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By Reynolds, Bennie H.

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To von Rad’s credit, he only knew about the first of these texts. A final important point about the language of apocalypses from von Rad is that the literary conventions used by the writers of apocalypses make some apocalypses malleable and easily appropriated for different times and purposes. While he held that the symbolic ciphers used in Daniel originally referred to particular people or entities, he believed the referents of some symbols changed even within the literary development of the Book of Daniel (and certainly in later interpretation).

Beyond the use of “figurative discourses” von Rad found other ways in which the language of apocalypse was to be distinguished from the language of prophecy. One such distinction is to be found in their varying strategies for describing history: The prophets certainly used allegorical code to present historical events of a certain kind (Is. VIII. 5-8, Ezek. , XXXI. ): but what they dealt with was isolated events in history, whereas apocalyptic literature tries to take the whole historical process together and objectify it conceptually.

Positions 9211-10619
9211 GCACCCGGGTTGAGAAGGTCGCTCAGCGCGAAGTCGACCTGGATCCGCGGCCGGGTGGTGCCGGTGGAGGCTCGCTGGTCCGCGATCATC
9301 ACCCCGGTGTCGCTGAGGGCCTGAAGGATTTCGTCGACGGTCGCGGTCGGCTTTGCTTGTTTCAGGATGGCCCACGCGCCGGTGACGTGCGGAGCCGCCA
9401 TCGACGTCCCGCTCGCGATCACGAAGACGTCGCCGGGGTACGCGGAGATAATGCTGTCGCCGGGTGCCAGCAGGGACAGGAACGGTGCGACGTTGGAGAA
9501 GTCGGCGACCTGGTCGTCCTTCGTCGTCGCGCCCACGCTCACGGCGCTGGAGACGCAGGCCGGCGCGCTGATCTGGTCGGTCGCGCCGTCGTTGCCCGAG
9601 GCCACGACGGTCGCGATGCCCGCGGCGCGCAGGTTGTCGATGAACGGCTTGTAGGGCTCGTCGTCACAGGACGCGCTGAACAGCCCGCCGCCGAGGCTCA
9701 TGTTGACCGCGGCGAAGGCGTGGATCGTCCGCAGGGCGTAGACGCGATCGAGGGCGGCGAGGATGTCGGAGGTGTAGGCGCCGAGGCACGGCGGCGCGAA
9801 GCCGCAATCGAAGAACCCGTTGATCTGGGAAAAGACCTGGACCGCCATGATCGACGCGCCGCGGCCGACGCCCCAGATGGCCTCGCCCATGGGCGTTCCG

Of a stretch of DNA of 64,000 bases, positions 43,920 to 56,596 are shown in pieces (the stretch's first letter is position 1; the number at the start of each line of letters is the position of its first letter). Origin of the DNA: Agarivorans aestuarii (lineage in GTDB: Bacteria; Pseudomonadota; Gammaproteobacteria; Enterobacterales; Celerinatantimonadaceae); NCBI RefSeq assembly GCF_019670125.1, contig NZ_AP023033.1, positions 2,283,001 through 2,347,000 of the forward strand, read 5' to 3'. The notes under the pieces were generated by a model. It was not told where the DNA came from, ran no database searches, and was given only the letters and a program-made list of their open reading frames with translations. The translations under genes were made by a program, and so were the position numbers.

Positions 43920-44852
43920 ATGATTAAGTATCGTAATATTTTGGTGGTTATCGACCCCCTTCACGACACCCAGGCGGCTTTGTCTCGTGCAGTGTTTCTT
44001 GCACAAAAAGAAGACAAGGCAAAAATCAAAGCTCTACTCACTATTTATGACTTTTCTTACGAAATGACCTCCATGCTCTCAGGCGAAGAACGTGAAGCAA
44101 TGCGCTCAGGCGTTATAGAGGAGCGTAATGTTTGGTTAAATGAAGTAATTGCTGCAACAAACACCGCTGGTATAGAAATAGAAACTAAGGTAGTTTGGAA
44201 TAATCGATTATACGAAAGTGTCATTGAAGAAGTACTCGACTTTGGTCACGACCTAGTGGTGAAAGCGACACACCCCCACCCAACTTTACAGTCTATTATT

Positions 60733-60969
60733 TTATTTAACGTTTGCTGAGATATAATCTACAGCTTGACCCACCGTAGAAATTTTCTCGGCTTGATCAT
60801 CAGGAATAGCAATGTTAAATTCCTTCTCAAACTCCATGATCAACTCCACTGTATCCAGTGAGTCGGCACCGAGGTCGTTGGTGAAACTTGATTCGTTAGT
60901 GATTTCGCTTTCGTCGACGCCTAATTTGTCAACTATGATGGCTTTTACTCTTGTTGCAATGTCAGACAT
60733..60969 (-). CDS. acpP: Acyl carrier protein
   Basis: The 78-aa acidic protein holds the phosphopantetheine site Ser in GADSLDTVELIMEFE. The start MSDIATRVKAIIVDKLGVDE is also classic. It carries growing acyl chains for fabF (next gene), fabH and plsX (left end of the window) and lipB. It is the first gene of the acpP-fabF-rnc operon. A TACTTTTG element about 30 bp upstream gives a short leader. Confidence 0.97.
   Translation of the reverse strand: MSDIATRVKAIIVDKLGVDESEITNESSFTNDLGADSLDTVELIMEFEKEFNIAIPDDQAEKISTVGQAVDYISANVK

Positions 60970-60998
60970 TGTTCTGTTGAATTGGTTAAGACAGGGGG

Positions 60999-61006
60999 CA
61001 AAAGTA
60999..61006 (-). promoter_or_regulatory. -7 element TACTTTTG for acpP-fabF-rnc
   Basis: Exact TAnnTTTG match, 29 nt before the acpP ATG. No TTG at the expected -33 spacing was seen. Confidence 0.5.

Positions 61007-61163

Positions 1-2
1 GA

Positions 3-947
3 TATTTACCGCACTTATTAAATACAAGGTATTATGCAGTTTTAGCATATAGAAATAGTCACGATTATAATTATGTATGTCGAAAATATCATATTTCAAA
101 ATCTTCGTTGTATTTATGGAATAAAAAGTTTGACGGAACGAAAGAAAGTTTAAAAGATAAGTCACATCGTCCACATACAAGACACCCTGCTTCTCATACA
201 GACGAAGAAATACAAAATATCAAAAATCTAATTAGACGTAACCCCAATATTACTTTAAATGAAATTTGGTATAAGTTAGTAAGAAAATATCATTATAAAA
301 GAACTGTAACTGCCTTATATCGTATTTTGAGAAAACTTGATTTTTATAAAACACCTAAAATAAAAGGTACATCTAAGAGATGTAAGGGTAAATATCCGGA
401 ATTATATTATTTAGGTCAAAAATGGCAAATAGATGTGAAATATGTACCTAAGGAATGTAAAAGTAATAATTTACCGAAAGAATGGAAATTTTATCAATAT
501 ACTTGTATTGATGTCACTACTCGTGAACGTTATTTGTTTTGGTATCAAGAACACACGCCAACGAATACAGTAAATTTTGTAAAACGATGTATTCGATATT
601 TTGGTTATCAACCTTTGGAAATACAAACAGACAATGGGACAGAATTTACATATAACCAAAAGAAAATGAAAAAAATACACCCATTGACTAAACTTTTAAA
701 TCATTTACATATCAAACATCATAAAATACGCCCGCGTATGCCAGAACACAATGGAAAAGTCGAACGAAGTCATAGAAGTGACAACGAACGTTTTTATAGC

D. Stalker; vol. II; New York: Harper & Row, 1965), 301-15. 61 Von Rad’s position is well known and often described. His main critique is that the respective conceptions of history in Prophecy and Apokalyptik are irreconcilable. , 303-08. Criticisms of von Rad have become more muted since scholars have recognized that the origin of apocalypses cannot be expressed in “either/or” terms. For example, Hans Peter Müller has outlined the important connection between features of apocalypses and Near Eastern mantic wisdom and his argument has been widely accepted.

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